A Surprise Hedge for Any FX Trade
12/28/2011 6:00 am EST
This Indian rupee-based example shows how any currency trader can mitigate inflation risk by hedging using a security that profits from the drop in the underlying currency’s value.
Forex traders in India are well aware of the benefits of trading in a volatile market, especially their own currency. Many of them have also been reaping the rewards of shorting this bearish environment. However, living in India can be expensive, especially as food and energy inflation has diminished the buying power of the rupee. In fact, as I write this article, the rupee has reached a new all-time low against the US dollar.
So, while traders may be making profits, they will have to work extra hard to realize gains if they do not properly hedge against the falling rupee. Even if they made profits in the 2011, they lost about 18% of purchasing power when compared to the US dollar.
On January 1, 2011, I could buy only 45.45 rupee for one dollar. Now, you can get 54.07 rupee for one dollar. Beginning in August, the rupee began a sharp weakening trend.
The chart below shows the strength of the US dollar to the rupee.
It’s a good lesson on how any currency trader can mitigate their risk of inflation in that currency when trading it. What can be done to combat your exposure to inflation? Learn to hedge your portfolio by trading something that profits from the drop of rupee value.
NEXT: How This Trade Can Be Hedged for Inflation|pagebreak|
Currency trading known as forex is limited in India. The RBI regulations do not currently allow the use of your money for margin on forex trades. However, the National Stock Exchange offers USD/INR futures for trading.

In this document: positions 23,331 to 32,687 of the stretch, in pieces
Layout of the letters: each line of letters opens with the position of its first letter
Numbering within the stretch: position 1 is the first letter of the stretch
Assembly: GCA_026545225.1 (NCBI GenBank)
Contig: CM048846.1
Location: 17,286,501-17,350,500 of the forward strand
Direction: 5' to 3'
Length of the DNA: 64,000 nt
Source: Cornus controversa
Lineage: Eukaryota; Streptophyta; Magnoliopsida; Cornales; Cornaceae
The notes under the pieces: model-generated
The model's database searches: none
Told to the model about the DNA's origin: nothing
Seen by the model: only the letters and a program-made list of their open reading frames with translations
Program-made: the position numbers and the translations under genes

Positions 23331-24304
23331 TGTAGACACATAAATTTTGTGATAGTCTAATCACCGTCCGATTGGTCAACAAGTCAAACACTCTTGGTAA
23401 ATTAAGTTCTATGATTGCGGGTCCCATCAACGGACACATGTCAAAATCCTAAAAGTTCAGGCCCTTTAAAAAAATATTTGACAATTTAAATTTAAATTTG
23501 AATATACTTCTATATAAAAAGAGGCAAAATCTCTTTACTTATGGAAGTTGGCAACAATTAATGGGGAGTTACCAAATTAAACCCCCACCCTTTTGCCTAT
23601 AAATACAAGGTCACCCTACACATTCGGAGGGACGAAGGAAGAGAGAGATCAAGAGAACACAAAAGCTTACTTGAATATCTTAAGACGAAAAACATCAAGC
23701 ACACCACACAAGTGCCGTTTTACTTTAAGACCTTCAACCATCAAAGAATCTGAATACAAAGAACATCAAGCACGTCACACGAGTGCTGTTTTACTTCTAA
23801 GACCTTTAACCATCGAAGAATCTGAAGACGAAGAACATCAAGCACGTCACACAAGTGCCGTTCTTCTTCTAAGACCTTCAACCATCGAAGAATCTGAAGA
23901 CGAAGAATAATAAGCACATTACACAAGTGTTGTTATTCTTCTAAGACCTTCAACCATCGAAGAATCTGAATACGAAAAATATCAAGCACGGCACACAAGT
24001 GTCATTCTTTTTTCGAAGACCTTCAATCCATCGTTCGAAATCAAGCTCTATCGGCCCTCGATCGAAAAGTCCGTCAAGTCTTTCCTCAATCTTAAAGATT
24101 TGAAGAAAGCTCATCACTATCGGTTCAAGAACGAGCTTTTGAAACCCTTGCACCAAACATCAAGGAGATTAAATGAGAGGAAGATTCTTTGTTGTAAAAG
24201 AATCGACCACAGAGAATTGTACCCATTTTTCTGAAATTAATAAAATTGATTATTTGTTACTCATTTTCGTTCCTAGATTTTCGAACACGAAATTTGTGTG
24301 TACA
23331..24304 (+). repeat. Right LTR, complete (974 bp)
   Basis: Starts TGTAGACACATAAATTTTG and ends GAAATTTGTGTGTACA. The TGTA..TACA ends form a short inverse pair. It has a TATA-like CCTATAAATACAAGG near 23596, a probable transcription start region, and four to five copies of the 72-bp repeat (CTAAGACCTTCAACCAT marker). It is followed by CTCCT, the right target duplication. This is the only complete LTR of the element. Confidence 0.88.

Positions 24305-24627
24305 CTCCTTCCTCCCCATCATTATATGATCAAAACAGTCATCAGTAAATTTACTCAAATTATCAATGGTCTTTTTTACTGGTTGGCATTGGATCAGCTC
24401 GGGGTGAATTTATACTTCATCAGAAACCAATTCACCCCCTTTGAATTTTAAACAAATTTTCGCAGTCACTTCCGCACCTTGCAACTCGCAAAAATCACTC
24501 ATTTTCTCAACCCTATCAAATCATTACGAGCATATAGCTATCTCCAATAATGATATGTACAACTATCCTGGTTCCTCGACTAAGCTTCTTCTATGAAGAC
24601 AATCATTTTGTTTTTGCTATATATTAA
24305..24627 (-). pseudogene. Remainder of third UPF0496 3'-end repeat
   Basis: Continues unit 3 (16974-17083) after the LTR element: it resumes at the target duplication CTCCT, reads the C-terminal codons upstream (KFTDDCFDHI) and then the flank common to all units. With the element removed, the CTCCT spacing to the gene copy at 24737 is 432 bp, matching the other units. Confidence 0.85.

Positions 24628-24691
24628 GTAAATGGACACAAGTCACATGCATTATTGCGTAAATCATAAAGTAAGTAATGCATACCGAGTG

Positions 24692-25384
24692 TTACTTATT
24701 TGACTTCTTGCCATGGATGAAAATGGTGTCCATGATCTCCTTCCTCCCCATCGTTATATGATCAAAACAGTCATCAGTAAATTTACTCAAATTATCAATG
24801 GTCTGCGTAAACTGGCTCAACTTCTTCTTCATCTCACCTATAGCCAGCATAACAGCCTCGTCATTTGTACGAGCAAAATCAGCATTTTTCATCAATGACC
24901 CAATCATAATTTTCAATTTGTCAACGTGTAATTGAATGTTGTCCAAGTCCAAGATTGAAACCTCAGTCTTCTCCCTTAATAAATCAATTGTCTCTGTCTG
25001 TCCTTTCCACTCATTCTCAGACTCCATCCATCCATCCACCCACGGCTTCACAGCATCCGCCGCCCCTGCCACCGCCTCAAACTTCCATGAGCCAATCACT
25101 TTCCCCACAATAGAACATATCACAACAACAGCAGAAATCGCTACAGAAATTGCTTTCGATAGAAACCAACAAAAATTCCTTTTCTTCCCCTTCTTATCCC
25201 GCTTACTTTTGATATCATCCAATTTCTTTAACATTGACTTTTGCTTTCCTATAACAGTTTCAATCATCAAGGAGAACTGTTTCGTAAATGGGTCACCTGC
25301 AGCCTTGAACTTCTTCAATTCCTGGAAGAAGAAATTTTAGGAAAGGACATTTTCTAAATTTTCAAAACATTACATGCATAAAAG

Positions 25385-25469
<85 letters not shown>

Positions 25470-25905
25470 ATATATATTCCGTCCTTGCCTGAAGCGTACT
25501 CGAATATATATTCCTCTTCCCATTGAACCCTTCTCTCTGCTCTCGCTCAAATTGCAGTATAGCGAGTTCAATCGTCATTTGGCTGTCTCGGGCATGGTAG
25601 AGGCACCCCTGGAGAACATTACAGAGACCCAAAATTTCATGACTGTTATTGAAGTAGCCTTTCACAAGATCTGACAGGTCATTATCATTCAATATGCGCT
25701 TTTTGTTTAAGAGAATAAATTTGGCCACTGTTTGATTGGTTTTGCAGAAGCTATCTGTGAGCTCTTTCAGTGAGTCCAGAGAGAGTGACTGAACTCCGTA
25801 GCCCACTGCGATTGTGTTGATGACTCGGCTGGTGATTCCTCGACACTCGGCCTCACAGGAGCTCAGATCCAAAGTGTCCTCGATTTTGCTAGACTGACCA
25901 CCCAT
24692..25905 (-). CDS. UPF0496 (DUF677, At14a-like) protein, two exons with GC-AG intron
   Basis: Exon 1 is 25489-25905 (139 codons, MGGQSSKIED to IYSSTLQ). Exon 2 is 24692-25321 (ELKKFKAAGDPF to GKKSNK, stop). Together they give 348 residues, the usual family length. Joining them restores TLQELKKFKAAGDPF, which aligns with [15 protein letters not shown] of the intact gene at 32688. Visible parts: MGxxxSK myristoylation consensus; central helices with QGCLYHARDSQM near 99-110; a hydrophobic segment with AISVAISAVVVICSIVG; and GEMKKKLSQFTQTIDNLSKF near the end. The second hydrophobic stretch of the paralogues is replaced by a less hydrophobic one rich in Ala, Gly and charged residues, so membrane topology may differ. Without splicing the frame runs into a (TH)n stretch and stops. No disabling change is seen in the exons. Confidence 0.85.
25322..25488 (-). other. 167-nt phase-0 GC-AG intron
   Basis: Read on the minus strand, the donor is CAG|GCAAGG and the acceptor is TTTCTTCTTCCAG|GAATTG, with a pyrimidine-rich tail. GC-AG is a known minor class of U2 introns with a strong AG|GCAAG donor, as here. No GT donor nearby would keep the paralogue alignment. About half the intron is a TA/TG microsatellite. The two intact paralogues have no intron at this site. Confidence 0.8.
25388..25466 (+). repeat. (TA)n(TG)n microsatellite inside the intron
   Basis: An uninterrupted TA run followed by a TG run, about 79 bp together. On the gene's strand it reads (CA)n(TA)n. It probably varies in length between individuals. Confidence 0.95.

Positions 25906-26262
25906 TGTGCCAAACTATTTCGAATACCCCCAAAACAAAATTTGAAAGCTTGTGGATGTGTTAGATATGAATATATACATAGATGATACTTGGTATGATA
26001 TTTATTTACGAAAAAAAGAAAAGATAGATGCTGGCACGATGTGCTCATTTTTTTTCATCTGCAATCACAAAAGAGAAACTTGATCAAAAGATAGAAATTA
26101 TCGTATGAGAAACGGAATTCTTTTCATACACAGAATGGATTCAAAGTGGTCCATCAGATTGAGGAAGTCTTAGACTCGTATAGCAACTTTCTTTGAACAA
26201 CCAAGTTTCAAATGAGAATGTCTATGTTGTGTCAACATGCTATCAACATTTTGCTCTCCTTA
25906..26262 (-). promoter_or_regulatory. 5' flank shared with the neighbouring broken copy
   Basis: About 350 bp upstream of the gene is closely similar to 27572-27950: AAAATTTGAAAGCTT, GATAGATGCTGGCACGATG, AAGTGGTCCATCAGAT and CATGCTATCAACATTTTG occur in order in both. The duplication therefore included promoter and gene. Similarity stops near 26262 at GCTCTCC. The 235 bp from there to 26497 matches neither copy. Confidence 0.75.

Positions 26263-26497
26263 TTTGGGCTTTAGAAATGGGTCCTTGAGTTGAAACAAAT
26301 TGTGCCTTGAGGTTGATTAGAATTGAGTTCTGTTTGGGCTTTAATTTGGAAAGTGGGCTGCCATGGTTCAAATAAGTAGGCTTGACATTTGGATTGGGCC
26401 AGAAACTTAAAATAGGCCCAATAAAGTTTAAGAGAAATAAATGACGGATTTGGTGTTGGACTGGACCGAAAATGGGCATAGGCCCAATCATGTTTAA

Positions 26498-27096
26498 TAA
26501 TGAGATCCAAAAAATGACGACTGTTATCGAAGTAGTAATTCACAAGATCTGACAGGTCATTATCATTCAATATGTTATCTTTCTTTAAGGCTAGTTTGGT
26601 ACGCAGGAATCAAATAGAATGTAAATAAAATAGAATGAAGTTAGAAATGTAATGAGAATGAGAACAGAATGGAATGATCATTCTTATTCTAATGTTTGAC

You can chart this nearly the same as you would for any other security. The margin requirements are based on the typical SPAN margin requirements and offer great opportunities.
As you can see, there are also rupee futures available against other major currency pairs. If you are not comfortable trading the currency futures, you can even substitute other commodities as a proxy for trading the rupee.
You wouldn't consider it, but looking at the Wisdom Tree Dreyfus Indian Rupee ETF (ICN), which is traded in the United States, there is an 88% positive correlation with the soybean futures. So, if you are worried about the drop in the rupee, short soybeans!
I, again, used an ETF to determine the correlations on www.traderplanet.com/library/intermarket. This is a useful tool for finding relationships between assets. It is amazing to see all the things you can trade by using substitutes.
So, protect your profits and enhance your returns by fighting the drawdown in your purchasing power. By doing so, you will realize real returns in your portfolio versus those diminished by inflation.
By Brandon Wendell, instructor, Online Trading Academy